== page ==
Sometimes you wonder if China will finally make up her mind, flip-flopping over wanting tourists, then keeping them out even if they have got Olympic tickets for security reasons, going even to the extent of driving foreign residents out. But what next for the foreigners who weren’t sent home or for the remaining handful of tourists who thanked their lucky stars for having made it into China? Among other things like worrying over where to get their daily intake of greens, the latest problem seems to be if hotels will take them in.
Shanghaiist reader Ryan Howley told us about his experience getting rejected by hotels in Shanhaiguan and Qinhuangdao:
I went to Shanhaiguan (山海关) with my friend last week and we were hoping to find a hotel when we got there. Turns out, only three hotels in the Shanhaiguan area could accept foreign guests (外宾). This is according to many locals and backed up by several visits to different hotels. We were about to eat the extra cost and stay in one of those three… when they asked for our marriage license (I’m a white male, she’s Chinese). We’d need two rooms to stay…
Qinhuangdao (秦皇岛) nearby was the same. According to the people we talked to, it is in place during the Olympic time period. Some thought it was the whole country, others thought just Olympic cities, but all said it was in effect for Qinhuangdao and the surrounding cities. (Qinhuangdao is hosting some Olympic football games) We were also told the police regularly checked rooms and would shut down a hotel for the rest of the Olympic period if it was found to violate the order.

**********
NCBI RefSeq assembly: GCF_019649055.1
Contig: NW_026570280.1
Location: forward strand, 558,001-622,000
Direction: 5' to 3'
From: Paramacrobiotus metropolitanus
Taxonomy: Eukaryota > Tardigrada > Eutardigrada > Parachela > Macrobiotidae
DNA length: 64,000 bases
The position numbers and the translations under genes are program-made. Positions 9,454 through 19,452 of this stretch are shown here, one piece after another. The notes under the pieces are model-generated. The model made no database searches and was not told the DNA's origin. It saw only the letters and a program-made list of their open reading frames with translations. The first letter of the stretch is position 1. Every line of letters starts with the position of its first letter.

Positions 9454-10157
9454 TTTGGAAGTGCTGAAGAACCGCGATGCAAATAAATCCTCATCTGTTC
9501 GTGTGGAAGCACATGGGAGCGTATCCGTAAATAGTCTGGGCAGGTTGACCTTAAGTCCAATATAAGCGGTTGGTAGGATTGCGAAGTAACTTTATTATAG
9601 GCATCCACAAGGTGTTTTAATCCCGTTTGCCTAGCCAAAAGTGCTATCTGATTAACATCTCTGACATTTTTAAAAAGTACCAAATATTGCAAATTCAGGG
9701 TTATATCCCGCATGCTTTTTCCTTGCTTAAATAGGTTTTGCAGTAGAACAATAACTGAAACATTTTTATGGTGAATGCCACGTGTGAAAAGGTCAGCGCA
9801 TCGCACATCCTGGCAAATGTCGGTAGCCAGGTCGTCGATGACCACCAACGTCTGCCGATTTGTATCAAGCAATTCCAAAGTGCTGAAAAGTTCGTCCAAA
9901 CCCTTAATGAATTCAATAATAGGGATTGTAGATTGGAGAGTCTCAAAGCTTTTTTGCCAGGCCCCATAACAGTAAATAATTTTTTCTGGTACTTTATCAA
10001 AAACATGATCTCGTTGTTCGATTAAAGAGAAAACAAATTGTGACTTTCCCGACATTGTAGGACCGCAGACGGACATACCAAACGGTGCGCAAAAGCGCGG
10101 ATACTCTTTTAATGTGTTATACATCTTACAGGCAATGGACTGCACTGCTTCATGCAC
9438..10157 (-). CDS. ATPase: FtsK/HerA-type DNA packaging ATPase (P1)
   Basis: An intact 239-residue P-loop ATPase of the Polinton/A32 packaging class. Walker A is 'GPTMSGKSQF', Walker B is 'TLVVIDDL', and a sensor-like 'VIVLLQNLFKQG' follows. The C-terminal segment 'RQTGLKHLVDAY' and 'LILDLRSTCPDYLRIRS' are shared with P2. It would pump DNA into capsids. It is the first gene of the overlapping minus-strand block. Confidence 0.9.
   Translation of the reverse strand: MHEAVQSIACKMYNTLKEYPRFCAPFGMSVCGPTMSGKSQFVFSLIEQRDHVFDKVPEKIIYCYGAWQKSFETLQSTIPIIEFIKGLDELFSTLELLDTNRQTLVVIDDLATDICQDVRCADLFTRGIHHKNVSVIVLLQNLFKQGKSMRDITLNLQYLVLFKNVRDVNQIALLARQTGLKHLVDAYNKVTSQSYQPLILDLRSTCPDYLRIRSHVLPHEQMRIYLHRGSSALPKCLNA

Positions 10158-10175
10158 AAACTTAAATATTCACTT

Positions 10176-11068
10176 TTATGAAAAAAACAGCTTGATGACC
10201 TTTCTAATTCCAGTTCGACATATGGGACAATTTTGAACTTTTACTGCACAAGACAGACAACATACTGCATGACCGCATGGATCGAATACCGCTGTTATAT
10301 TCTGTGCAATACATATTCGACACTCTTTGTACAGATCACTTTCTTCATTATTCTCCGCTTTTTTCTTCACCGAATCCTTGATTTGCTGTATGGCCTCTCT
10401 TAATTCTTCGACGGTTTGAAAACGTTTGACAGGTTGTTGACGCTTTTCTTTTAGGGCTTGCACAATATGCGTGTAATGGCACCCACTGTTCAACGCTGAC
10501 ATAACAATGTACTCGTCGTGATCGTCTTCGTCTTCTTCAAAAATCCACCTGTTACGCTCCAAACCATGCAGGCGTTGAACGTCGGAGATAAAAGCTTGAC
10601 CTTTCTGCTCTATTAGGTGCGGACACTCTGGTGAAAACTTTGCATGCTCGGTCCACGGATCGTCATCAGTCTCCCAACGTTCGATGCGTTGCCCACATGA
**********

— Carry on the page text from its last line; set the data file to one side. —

Funnily enough, we had a similar experience when we were in Yarkand (莎车), Xinjiang last month where no hotels, motels or guesthouses would take us even though we know for a fact that Yarkand is thousands of kilometres away from any of the Olympic venues, all citing government restrictions “for the safety and comfort of foreign guests” .
In Yarkand, only three hotels were licensed to receive foreigners, and coincidentally they also had the highest room rates in town — RMB 100-200+ per night. Maybe not much in Shanghai’s context but definitely a massive dent in the pocket for the budget-conscious backpacker accustomed to RMB 30-50 dorm beds and almost certainly overpriced in sleepy Silk Road towns.
Another hotel in Kuqa (库车) refused us entry, stating a PSB regulation that supposedly says “foreigners are not allowed to stay in dorm rooms with Chinese nationals and must stay in standard rooms”, but apart from that, we didn’t encounter further hotel restriction issues in all the other Xinjiang towns we were in.
To this end, we didn’t manage to locate any relevant legislations online, but as with the recent visa and foreigner registration issues, we suppose the hotel restrictions are not new but they are now enforced more strictly as the Beijing Olympics approach. Anyone else with a similar experience elsewhere in China? Let us know in a comment below.